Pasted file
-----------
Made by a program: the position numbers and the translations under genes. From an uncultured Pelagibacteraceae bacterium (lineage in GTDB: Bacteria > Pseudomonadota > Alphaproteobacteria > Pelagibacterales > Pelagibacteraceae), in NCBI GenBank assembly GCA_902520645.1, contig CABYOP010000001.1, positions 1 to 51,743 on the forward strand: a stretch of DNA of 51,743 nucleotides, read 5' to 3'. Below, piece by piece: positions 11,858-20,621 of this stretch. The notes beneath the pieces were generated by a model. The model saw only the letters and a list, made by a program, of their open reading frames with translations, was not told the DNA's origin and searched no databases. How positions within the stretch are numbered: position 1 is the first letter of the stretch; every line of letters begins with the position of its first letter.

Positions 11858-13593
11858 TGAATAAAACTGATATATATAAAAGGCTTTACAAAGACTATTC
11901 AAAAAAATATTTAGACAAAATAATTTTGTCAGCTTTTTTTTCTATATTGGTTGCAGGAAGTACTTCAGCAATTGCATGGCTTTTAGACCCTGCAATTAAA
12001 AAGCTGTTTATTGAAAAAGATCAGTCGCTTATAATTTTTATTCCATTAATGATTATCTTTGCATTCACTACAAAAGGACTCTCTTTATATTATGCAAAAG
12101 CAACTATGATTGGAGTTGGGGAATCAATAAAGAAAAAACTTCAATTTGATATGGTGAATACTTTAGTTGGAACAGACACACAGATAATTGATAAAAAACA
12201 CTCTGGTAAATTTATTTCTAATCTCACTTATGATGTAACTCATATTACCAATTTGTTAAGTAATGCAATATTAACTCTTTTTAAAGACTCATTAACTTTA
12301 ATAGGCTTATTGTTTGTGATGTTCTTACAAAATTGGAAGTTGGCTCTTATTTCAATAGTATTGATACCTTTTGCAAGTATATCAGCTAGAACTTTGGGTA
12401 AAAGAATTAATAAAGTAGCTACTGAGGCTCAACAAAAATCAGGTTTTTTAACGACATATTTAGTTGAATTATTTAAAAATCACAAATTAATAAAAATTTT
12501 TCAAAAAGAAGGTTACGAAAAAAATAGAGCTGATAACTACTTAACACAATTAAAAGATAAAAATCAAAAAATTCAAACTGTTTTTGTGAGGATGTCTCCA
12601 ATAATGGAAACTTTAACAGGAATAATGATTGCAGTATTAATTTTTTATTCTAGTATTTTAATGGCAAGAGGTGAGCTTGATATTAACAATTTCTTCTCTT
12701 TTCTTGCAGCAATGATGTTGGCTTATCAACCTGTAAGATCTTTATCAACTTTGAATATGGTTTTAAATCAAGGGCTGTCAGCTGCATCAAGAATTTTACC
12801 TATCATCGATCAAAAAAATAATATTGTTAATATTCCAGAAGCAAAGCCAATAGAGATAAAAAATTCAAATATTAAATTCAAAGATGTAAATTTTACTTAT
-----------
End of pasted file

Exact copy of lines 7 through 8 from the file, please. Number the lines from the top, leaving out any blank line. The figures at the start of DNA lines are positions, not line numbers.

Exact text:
12201 CTCTGGTAAATTTATTTCTAATCTCACTTATGATGTAACTCATATTACCAATTTGTTAAGTAATGCAATATTAACTCTTTTTAAAGACTCATTAACTTTA
12301 ATAGGCTTATTGTTTGTGATGTTCTTACAAAATTGGAAGTTGGCTCTTATTTCAATAGTATTGATACCTTTTGCAAGTATATCAGCTAGAACTTTGGGTA